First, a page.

Considerations when Committing to a Mortgage

Homeownership has its perks, but it’s not guaranteed or something that happens accidentally. Becoming a homeowner requires focus, work and lots of patience. To prepare to purchase a home there are a few things that you need to do before you dive in and start scheduling showings: 

  • Prepare your finances: When buying a house several other costs are part of the purchase, including down payment, Realtor® fees, home insurance, property taxes, title fees, lender fees etc. It is essential to make sure you have a rough idea of how much you will need to bring on closing day. A mortgage lender or Realtor should be able to give you estimates of the initial and ongoing housing expenses. Roughly, a down payment is 20% of the purchase price, and lenders typically won’t approve loans requiring more than 25% of your take-home income. Doing things to increase your credit score can also help when looking for a mortgage loan. TIP – Don’t be afraid to chat with a few lenders about what loans and requirement them might have. It’s always good to have options.
  • Commit to a location: Purchasing a house is a long game, not a short one. The rate of return on a housing investment significantly increases the longer you hold it, your equity grows, and your home appreciates over time. If you have a job that moves you around quite a bit, consider renting until you settle into an area.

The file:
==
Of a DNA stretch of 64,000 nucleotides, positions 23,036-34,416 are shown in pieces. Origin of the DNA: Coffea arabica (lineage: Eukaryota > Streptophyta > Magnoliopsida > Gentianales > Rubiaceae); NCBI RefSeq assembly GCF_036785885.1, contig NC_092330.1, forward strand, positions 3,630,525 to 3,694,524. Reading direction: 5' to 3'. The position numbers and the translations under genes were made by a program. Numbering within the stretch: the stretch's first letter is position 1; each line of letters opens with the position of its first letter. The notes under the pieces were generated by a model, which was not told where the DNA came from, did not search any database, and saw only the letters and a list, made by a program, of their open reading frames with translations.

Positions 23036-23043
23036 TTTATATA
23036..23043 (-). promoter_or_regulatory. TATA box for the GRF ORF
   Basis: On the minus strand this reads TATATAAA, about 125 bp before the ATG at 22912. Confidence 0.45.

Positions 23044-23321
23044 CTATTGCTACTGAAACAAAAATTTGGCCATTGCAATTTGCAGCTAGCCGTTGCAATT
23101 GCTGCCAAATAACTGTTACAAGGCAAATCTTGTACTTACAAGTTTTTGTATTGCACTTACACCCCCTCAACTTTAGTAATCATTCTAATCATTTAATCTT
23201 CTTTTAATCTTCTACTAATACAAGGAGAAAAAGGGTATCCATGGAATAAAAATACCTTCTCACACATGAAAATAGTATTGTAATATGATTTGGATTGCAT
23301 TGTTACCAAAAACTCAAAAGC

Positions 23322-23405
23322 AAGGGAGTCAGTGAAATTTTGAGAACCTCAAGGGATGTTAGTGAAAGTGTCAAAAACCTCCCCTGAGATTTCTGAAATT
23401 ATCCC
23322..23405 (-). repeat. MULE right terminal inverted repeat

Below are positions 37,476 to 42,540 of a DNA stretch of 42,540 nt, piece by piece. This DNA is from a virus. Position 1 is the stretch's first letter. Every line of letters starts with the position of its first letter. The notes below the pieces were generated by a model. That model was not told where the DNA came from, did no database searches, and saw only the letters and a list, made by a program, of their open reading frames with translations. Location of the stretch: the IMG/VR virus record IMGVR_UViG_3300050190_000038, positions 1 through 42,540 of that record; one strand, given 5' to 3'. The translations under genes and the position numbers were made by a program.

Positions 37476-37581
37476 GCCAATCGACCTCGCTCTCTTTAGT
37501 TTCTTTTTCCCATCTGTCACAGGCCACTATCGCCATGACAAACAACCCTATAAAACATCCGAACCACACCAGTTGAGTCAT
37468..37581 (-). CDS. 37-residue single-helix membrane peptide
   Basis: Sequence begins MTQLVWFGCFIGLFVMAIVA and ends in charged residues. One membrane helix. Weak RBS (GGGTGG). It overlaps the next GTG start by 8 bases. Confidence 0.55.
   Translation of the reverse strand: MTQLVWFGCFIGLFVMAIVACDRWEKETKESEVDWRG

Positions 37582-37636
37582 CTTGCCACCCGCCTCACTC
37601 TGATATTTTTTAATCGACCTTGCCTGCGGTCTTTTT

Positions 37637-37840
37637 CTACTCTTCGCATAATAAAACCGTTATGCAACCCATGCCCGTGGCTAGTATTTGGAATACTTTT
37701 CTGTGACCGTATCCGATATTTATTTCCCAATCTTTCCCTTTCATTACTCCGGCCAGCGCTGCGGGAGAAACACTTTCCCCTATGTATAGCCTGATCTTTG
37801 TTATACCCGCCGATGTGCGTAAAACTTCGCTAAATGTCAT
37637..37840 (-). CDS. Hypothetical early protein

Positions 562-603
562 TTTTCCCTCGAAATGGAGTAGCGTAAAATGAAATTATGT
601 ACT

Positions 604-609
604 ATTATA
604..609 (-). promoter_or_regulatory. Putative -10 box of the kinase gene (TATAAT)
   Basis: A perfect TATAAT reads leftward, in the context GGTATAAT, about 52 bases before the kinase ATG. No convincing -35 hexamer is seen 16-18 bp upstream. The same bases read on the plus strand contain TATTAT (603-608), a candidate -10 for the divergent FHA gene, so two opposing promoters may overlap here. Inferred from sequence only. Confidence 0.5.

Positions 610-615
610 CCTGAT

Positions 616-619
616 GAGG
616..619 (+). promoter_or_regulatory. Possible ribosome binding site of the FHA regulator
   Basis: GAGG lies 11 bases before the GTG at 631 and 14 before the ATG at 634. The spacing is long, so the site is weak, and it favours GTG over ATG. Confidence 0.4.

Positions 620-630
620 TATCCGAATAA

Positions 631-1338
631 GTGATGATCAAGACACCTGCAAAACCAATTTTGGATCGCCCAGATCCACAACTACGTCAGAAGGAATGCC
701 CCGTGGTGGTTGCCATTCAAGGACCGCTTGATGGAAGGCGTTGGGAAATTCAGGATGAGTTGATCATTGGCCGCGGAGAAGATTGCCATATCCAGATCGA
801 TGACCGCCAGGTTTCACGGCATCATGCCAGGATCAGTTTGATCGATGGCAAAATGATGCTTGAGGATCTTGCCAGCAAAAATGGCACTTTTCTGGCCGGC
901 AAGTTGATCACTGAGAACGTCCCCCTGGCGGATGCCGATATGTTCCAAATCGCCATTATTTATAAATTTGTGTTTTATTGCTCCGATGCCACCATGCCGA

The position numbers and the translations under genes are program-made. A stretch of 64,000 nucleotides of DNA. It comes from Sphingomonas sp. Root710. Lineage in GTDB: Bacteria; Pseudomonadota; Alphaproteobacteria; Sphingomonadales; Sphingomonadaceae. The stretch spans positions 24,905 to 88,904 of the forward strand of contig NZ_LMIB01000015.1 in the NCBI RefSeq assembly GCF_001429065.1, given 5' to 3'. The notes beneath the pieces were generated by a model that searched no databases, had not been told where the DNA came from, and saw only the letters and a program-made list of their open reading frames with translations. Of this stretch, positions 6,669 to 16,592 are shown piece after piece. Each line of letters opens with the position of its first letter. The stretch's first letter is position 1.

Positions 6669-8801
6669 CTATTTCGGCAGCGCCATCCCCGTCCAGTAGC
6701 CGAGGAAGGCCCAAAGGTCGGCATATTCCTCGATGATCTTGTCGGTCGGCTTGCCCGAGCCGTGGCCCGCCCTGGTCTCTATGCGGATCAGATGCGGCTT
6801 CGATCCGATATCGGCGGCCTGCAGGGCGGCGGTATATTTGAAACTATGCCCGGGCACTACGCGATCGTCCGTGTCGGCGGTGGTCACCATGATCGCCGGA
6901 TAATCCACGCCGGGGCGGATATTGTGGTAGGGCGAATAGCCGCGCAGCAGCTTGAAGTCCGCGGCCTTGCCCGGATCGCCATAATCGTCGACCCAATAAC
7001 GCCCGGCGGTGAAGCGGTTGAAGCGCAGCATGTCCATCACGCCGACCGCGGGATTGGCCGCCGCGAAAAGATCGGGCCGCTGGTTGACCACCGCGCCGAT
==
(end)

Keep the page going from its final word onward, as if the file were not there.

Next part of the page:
• Buy the right house: Buying the wrong place or too much house can lead to buyer’s remorse — or worse: foreclosure. Team up with a knowledgeable agent so you can find the right home for your needs (and negotiate the best deal for your wallet). 

In other words, renting is still your best option if you’re strapped for cash or planning to live somewhere for a couple of years. The upfront costs associated with buying a home can amount to thousands of dollars, and — pandemic-induced seller’s markets aside — it can often take years for your home’s value to increase. 

Ultimately, responsible home buying involves lots of preparation (and perhaps even more patience), and only you can determine when and if you’re ready. Even after purchasing a home, the work of being a homeowner begins and requires the same diligence. Make sure and count the costs before leaping.

Contributed by:

Mike Mocek



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